Making of fused quartz and fused silica
As the title implies, there are two distinctive ways to produce fused silica. One starts with high purity quartz, or other silicon dioxide containing minerals that are fused using various heat sources. This material class is termed fused quartz. The other is called fused silica and starts with gaseous silicon containing chemicals (e.g. SiCl4) that are burned in the presence of oxygen to form silicon dioxide.
Electric fusion is the most commonly used melting process for manufacturing quartz glass. Two methods of electric fusion can be used:
Purity is mostly determined by the extent of refinement of the raw material and the process used. Heraeus uses only very highly refined quartz sand coupled with rigorous quality control to make its products.
Historically, the first method of producing fused quartz was by small-scale fusion of quartz crystals in a flame. Heraeus chemist Richard Küch first began fusing quartz rock crystal in a hydrogen/oxygen (H2/O2) flame more than 100 years ago. Heraeus has been producing quartz glass on an industrial scale with this process ever since.
Today, flame fused quartz is manufactured on a large scale by a continuous process in which highly refined quartz sand is fed through a high temperature flame and deposited on the surface of a melt contained in a tank lined with refractory material. The viscous melt is withdrawn slowly through a die in the bottom of this tank, and it solidifies in a shape determined by the die. In this way it is possible to produce an ingot of transparent fused quartz of the required cross-section (round, rectangular or hollow), which is cut off at intervals, and removed for further processing.
In this process, the silicon containing precursors (e.g. Silicon Tetra Chloride; STC) burn in the presence of oxygen to form nano-particles of silicon dioxide, also called soot. Precise production and refinement of precursors leads to exceptionally high purity and the resulting fused silica has a very low metallic impurity content.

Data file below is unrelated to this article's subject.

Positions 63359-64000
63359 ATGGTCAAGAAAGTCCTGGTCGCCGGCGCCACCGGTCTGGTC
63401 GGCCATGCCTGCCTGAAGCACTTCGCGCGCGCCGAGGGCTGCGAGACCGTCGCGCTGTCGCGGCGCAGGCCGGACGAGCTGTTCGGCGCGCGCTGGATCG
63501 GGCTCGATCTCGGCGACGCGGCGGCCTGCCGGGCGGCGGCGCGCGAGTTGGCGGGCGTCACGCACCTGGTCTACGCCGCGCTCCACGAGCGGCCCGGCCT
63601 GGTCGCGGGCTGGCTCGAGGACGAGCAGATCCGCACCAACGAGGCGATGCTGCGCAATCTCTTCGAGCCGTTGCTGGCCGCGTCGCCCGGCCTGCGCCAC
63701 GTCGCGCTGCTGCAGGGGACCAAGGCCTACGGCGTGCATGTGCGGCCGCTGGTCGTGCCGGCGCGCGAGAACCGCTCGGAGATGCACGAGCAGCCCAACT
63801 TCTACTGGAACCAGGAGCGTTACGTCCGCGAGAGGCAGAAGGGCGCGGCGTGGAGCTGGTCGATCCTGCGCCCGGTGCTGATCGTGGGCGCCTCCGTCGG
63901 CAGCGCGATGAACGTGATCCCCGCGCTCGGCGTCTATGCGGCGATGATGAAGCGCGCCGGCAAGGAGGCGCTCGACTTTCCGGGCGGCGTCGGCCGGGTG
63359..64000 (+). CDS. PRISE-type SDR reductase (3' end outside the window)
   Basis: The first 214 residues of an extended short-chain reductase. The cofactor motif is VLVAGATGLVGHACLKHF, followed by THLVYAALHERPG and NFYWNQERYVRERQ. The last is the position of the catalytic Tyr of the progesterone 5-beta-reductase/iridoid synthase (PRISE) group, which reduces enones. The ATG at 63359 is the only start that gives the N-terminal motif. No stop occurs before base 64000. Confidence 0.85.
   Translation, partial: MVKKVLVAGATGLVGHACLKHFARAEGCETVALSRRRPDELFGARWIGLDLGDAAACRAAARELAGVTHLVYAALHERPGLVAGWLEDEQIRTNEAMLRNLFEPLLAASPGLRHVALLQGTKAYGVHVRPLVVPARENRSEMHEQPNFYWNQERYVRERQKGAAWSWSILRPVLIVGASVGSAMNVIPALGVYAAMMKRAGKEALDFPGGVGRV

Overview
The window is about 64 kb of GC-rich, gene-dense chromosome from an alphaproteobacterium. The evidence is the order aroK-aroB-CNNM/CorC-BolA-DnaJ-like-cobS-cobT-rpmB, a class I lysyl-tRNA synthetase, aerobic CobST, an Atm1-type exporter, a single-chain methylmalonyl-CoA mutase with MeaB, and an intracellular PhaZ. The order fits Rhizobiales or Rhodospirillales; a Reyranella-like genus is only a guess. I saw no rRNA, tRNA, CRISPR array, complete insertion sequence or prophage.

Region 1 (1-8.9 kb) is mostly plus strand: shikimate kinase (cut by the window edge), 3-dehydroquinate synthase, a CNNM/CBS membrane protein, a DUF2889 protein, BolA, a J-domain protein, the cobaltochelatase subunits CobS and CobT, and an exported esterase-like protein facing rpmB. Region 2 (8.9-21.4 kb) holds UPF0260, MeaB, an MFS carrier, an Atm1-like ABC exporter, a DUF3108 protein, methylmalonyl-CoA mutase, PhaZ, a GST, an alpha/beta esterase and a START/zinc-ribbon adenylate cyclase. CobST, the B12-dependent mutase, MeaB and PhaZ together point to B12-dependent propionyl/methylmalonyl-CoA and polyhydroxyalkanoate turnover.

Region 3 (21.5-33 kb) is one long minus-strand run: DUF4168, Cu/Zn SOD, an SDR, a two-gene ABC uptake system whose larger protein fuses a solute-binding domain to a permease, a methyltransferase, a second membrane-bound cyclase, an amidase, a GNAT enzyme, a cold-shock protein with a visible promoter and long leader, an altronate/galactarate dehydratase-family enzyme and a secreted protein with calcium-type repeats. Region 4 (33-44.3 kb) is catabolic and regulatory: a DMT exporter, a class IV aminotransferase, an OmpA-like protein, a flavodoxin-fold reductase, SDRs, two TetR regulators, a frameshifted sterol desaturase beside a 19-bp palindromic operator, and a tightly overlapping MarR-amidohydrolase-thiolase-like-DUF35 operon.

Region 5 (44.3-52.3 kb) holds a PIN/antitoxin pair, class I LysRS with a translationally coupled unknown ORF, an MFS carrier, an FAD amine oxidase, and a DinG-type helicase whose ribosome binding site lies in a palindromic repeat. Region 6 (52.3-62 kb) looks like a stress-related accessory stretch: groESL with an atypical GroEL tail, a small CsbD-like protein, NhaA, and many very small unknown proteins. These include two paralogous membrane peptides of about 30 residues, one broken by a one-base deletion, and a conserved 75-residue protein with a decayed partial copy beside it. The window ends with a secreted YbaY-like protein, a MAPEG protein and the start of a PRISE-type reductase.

As the production process involves chemical vapors (silicon containing precursors), it is called chemical vapor deposition (CVD). There are two types of CVD processes, one where the deposited nano-particles directly melt to a condensed fused silica layer, and another, called vitrification, where the soot accumulates and condenses to transparent fused silica.
Chemical vapor deposition (CVD)
For the production of optical fiber core rods, deposition of fused silica with a defined refractive index is done inside of fused silica tubes. A carrier gas brings the chemicals. CVD processes are differentiated according to the type of heat source used, that triggers the reaction to form soot. The heat source is either a flame (MCVD), a furnace (FCVD) or a plasma (PCVD). All gases that have not reacted are treated in a scrubber.
In this process a plasma heat source is used to “burn” chemical precursors and deposit a thin glass layer on a rotating target. The target can be a tube or a solid rod, it is not necessarily round. Because of the high temperature of the plasma, this process is best suited to produce fluorine doped fused silica. The achievable maximum content of fluorine in silica is a function of deposition temperature. There is a limit to the maximum fluorine content, because fluorine also etches away fused silica. The higher the fluorine content in the gases, the slower the deposition is.
POD is typically used to produce highly fluorine doped silica which has a lower refractive index than undoped fused silica. This difference in refractive index is needed for optical fibers. The available products are highly fluorine doped tubes and rods, but Heraeus offers it as a service as well.
In this process, soot is deposited on a rotating bait rod (outside vapor deposition; OVD) or on the end of a rod that is pulled upwards (vapor axial deposition; VAD). The soot accumulates and forms a porous body with a density that is less than 25 % of fused silica. This porous body is then vitrified to transparent fused silica in a consecutive step.
Because of its high surface, it is easy to dope the porous soot body. In the fiber optic industry hydrogen is substituted with chlorine in a dehydration step before vitrifying the soot body.